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Forest Lead STANLEYAge: 6618771944

Name
Forest Lead STANLEY
Birth June 12, 1877 31 19
Lakeview, Lake, Oregon

Birth June 12, 1877 31 19
Lakeview, Lake, Oregon, USA

Birth of a brotherEarnest STANLEY
December 1879 (Age 2)
Lakeview Lake, Oregon

Death of a maternal grandmotherJane SULLIVAN
1880 (Age 2)
Shasta, California

Birth of a sisterAlice STANLEY
September 1882 (Age 5)
Lakeview Lake, Oregon

Birth of a sisterElsie STANLEY
February 1884 (Age 6)
Lakeview Lake, Oregon

Birth of a brotherPercy STANLEY
May 1888 (Age 10)
Sheridan, Wyoming

Death of a maternal grandfatherLoren DANA
1888 (Age 10)
Deer Lodge, Montana

Death of a paternal grandfatherAlfred S. STANLEY
April 5, 1891 (Age 13)
Sams Valley, Jackson, Oregon

Marriage of parentsJasper STANLEYEleanor Jane DANAView family
September 11, 1894 (Age 17)
Deer Lodge, Deer Lodge, Montana USA

Death of a brotherLoren Dana STANLEY
February 28, 1902 (Age 24)
Telluride, San Miguel, Colorado, USA

MarriageIna Laura DAYTONView family
January 23, 1904 (Age 26)
Sheridan, Sheridan, Wyoming

Birth of a daughter
#1
Helen Ida STANLEY
May 14, 1905 (Age 27)
Parkman, Sheridan, Wyoming

Birth of a son
#2
Loyd Lead STANLEY
April 10, 1908 (Age 30)
Dayton, WY

Death of a paternal grandmotherElizabeth HEATHER
November 27, 1908 (Age 31)
Gold Hill, Jackson, Oregon

Birth of a son
#3
Grove (Bob) Forest STANLEY
April 19, 1909 (Age 31)
Crow Agency, Big Horn, Montana

Death of a fatherJasper STANLEY
before 1910 (Age 32)
Montana or Wyoming

Birth of a son
#4
Earnest Aaron STANLEY
December 20, 1911 (Age 34)
Crow Agency, Big Horn, Montana

Birth of a son
#5
Preston Harpor STANLEY
April 14, 1914 (Age 36)
St. Xavier, Big Horn, Montana

Birth of a daughter
#6
Bertha Alice STANLEY
September 7, 1916 (Age 39)
St. Xavier, Big Horn, Montana

Birth of a daughter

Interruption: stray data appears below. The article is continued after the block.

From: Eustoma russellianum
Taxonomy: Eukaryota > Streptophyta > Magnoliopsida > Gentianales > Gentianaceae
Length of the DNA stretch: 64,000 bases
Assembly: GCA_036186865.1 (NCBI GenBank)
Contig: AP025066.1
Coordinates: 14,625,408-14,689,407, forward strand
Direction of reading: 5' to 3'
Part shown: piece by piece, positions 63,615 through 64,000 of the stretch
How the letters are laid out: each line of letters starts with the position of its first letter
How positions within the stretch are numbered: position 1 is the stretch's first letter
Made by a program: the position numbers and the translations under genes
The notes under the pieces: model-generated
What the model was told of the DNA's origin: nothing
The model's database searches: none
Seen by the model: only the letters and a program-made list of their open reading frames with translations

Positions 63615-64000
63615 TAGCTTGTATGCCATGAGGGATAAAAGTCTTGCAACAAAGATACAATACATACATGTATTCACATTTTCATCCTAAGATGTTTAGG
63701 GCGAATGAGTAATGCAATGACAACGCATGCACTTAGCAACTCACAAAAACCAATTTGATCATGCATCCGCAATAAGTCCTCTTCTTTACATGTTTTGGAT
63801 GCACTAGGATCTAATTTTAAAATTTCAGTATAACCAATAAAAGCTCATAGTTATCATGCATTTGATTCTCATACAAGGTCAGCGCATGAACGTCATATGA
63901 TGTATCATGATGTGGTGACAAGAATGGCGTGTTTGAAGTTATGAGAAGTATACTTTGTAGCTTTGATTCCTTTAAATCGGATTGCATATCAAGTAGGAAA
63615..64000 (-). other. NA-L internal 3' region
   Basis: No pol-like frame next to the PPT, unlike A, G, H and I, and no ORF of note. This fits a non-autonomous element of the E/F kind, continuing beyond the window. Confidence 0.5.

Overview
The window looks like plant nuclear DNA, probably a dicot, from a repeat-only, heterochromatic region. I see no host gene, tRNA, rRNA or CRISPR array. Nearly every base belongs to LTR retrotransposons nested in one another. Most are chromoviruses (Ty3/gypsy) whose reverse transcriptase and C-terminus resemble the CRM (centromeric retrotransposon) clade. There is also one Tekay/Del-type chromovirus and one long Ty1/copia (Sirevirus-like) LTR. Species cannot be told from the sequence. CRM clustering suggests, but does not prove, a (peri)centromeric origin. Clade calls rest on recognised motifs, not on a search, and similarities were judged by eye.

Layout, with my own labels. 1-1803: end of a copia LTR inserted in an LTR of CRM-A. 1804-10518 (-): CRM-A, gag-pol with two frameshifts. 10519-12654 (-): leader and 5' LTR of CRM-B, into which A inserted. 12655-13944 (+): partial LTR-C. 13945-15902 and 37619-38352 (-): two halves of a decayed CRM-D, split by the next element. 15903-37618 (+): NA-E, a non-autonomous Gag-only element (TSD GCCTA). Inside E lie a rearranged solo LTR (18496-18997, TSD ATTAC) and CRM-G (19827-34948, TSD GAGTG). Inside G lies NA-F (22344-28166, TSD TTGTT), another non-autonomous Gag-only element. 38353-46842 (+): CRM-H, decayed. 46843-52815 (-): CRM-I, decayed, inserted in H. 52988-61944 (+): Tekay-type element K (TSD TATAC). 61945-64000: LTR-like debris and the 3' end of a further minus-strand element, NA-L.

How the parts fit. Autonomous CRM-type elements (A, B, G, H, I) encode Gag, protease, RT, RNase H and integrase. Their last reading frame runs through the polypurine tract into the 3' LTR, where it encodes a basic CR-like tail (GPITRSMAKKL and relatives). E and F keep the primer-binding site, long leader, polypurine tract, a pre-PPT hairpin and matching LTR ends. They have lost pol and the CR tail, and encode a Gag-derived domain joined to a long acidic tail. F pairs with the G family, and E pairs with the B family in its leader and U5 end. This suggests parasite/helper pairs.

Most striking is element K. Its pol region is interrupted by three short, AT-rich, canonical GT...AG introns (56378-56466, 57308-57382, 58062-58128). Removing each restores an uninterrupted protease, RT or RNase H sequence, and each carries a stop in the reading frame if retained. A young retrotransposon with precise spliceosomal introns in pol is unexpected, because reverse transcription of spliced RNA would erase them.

#7
Glaphry Ina STANLEY
1920 (Age 42)
Hardin, Big Horn, Montana, USA

Birth of a daughter
#8
Glaphry Ina STANLEY
1921 (Age 43)

Occupation
Cattleman
Farmer

Residence 1930 (Age 52)
Precinct 2, Umatilla, Oregon

Death of a motherEleanor Jane DANA
February 18, 1941 (Age 63)
Los Angeles, Los Angeles, California

Death March 29, 1944 (Age 66)
Tajunga, Los Angeles, California

Death March 29, 1944 (Age 66)
Tujunga, Los Angeles, California, USA

Burial June 4, 1944 (2 months after death)
Inglewood Park cemetery, Inglewood, California

Record Change August 27, 2000 (56 years after death)

Family with parents - View family
father
JasperStanley2.jpg Jasper STANLEY
Birth: August 1845 32 27Decatur County, Iowa
Death: before 1910Montana or Wyoming
mother
Eleanor Jane DANA Eleanor Jane DANA
Birth: October 7, 1857 31 19Sidney, New South Wales, Australia
Death: February 18, 1941Los Angeles, Los Angeles, California
 
Marriage: September 11, 1894Deer Lodge, Deer Lodge, Montana USA
-20 years
elder brother
Loren Dana STANLEY
Birth: March 1874 28 16Oregon
Death: February 28, 1902Telluride, San Miguel, Colorado, USA
3 years
1-Media0001_1.jpg Forest Lead STANLEY
Birth: June 12, 1877 31 19Lakeview, Lake, Oregon
Death: March 29, 1944Tajunga, Los Angeles, California
3 years
younger brother
Earnest STANLEY
Birth: December 1879 34 22Lakeview Lake, Oregon
3 years
younger sister
Alice STANLEY
Birth: September 1882 37 24Lakeview Lake, Oregon
18 months
younger sister
Elsie STANLEY
Birth: February 1884 38 26Lakeview Lake, Oregon
4 years
younger brother
Percy STANLEY Percy STANLEY
Birth: May 1888 42 30Sheridan, Wyoming
brother
Mother’s family with William D. WILSON - View family
step-father
mother
Eleanor Jane DANA Eleanor Jane DANA
Birth: October 7, 1857 31 19Sidney, New South Wales, Australia
Death: February 18, 1941Los Angeles, Los Angeles, California
Family with Ina Laura DAYTON - View family
1-Media0001_1.jpg Forest Lead STANLEY
Birth: June 12, 1877 31 19Lakeview, Lake, Oregon
Death: March 29, 1944Tajunga, Los Angeles, California
wife
InaDayton(Stanley).jpg Ina Laura DAYTON
Birth: March 12, 1879 32 22Ashland, Sanders, Nebraska
Death: June 20, 1953Los Angeles, Los Angeles, California
 
Marriage: January 23, 1904Sheridan, Sheridan, Wyoming
16 months
daughter
AuntHeleninMomtana.jpg Helen Ida STANLEY
Birth: May 14, 1905 27 26Parkman, Sheridan, Wyoming
Death: June 23, 1953Las Vegas, Nevada
3 years
son
Loyd Lead STANLEY